We know President Trump is holding China’s feet to the fire on trade, but now he is playing tough on climate issues too.
While media reports from the G20 summit have emphasized the Trump administration’s insistence on a summit communique that noted Trump’s decision to withdraw from the Paris Agreement, the statement flap was far from the biggest climate story in Osaka.
Indeed, the hour-long meeting between Trump and Chinese President Xi Jinping — or, more precisely, the evolving and tumultuous U.S.-China relationship — seems likely to be considerably more consequential for international cooperation in addressing climate change.
Because the Paris Agreement is voluntary, not mandatory, its value depends largely on the practical outcomes that it yields over time. To be a success, Paris must not merely generate compliance with its terms, but also either establish a foundation for far deeper internationally-agreed reductions in greenhouse gas emissions, as many people hope, or build a lasting framework to accelerate the discovery and deployment of more affordable low- and zero-emissions energy technologies.
It is also possible to envision a future in which humans stop and reverse climate change without the Paris Agreement. It is much harder to see such a future without a workable global system to develop and share key technologies.
Since the United States and China have the world’s two largest economies, and are not coincidentally the two biggest emitters, whether and how Washington and Beijing deal with their many differences will have profound implications for both international climate diplomacy and the day-to-day realities of energy technology research, investment and trade. That is why the fundamentals of the U.S.-China relationship are probably more important than a G20 document expressing continuing commitment to a non-binding international agreement that Trump has already vowed to abandon.
Recent signs have not been good. The on-again off-again U.S.-China trade war, in an off-again phase following the Trump-Xi meeting, is producing daily economic harm to both sides; some estimate the costs to the United States at 0.1-0.2 percent and to China at 0.3-0.6 percent of gross domestic product (GDP).
From the long-term perspective required to deal with a multi-decade challenge like reducing greenhouse gas emissions, unwinding economic, educational, scientific and other connections that the United States and China took over 40 years to build may be no less consequential than the back-and-forth over tariffs. Some senior administration officials explicitly seek a “decoupling” of the two economies.
Moreover, U.S.-China trade tensions are not merely a result of economic complaints. Washington officials and U.S. businesses are deeply frustrated with China’s theft of intellectual property, a complaint that strikes at the core of the global research, development and investment that will underlie efforts to deploy new energy technologies. American officials and politicians are no less troubled at the prospect of incorporating Chinese components into critical infrastructure, which has been most visible in the restrictions that the Trump administration imposed and then eased regarding Huawei and its telecommunications business. Less known is that a bipartisan group of Senators has asked the Department of Energy to ban Huawei’s solar inverters.
If the U.S and Chinese markets for zero-emissions energy systems are mutually closed, or sharply restricted, it cannot but slow efforts to build and use the systems—especially if Washington continues efforts to discourage America’s allies from working with Huawei and other Chinese companies.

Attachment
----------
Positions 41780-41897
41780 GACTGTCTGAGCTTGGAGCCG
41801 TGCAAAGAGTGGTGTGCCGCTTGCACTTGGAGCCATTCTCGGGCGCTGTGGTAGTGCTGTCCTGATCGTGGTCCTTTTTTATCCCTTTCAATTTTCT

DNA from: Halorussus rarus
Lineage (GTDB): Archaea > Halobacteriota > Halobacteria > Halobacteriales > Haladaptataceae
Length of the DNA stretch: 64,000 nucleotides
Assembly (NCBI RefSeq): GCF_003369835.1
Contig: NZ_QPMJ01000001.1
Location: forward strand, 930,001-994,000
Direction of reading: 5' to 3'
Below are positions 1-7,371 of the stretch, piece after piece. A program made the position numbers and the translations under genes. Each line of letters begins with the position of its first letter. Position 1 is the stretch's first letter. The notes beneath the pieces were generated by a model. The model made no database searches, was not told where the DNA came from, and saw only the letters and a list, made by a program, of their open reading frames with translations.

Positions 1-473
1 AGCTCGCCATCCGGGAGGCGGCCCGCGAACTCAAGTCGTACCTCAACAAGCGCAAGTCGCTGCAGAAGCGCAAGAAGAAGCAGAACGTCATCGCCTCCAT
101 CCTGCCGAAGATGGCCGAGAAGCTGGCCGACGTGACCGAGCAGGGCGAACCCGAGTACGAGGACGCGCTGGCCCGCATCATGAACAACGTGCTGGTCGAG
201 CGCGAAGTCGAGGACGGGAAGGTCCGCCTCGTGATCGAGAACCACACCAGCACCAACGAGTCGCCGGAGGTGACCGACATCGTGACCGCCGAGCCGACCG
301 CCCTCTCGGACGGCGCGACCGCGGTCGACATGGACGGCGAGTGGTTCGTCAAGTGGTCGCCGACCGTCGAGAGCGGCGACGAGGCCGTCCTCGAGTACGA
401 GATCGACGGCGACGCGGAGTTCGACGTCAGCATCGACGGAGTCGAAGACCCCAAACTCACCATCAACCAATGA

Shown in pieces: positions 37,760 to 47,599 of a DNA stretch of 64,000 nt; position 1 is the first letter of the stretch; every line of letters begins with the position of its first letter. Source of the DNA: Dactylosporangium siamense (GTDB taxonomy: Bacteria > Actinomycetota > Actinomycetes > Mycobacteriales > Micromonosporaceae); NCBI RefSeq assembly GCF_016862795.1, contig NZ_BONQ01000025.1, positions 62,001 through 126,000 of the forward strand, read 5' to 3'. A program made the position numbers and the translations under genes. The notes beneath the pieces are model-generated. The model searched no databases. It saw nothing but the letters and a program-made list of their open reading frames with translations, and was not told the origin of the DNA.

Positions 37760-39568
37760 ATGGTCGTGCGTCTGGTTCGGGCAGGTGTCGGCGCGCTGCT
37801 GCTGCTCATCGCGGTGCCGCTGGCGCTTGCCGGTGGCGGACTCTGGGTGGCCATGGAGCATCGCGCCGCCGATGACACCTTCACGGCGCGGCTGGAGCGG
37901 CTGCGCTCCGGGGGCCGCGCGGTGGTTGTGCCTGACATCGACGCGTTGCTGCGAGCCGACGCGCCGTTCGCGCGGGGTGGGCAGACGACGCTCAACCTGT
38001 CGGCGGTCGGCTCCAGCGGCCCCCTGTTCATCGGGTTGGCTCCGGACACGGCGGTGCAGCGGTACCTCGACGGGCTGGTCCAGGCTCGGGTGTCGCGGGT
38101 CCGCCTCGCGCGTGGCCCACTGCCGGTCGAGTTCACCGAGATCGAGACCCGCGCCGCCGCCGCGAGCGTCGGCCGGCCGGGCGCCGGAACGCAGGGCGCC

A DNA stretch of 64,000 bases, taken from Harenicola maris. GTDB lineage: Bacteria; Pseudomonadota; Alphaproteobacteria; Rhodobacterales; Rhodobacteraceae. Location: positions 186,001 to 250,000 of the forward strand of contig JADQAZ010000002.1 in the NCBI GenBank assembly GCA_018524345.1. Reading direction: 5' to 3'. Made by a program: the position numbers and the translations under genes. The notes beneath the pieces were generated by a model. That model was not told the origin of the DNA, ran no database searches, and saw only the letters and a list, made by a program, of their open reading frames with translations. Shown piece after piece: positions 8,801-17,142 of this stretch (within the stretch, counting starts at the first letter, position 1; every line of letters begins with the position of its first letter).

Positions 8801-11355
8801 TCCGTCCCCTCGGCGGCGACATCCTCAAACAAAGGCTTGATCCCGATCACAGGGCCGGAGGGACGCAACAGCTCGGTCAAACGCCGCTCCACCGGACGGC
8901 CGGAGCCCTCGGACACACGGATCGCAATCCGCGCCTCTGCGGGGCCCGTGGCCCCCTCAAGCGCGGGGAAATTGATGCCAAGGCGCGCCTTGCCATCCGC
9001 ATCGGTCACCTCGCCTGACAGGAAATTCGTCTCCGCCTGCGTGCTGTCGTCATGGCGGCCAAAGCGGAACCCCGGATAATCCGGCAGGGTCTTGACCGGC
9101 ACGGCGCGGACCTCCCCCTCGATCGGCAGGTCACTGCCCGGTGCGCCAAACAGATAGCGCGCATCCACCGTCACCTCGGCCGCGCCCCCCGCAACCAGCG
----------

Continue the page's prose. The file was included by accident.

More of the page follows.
Also problematic in the longer term are signs that U.S. attitudes toward China may be changing. While caution is always appropriate in drawing enduring conclusions from a single survey, a February 2019 poll by the Chicago Council on Global Affairs demonstrated a striking increase in the share of Americans who view China as primarily a rival rather than a partner, from a steady 47-49 percent over the last 13 years to nearly two-thirds (63 percent) today.
If sustained, this national shift in perspectives toward China could likewise have lasting effects that go well beyond trade and diplomacy. Former House Speaker Newt Gingrich has warned of the consequences of this in recent commentary.
While the U.S. research establishment is doubtless a target for China’s intelligence services, it is not hard to envision how a changing political and media climate in the United States could transform 350,000 Chinese students in America into suspects, much as Russia’s election interference prompted suspicion of virtually all Russians.
Some thoughtful observers have argued persuasively that U.S. pressure is necessary to change China’s problematic behavior and that, if successful, a strategy of pressure and negotiation could avert decoupling.
This is a pragmatic and reasonable view. Nevertheless, the realities of differing U.S. and Chinese interests, growing mutual suspicion and resentment, and modern-day nationalist politics — in both countries — may add momentum to the erosion of U.S.-China political, economic and social ties. Even if leaders on each side ultimately want no more than a relationship that they think is just a little bit better for their people, this momentum might prove quite hard to slow, much less to redirect.
To promote deeper U.S.-China cooperation in combating climate change, advocates will have to demonstrate that the benefits for America of working with China, in both economic and climate dimensions, will be greater than the possible cost in U.S. jobs, competitiveness, and security that come with the transfer of wealth and technology from the United States to China. In America’s emerging politics, this will be no easy task for anyone — Democrat or Republican.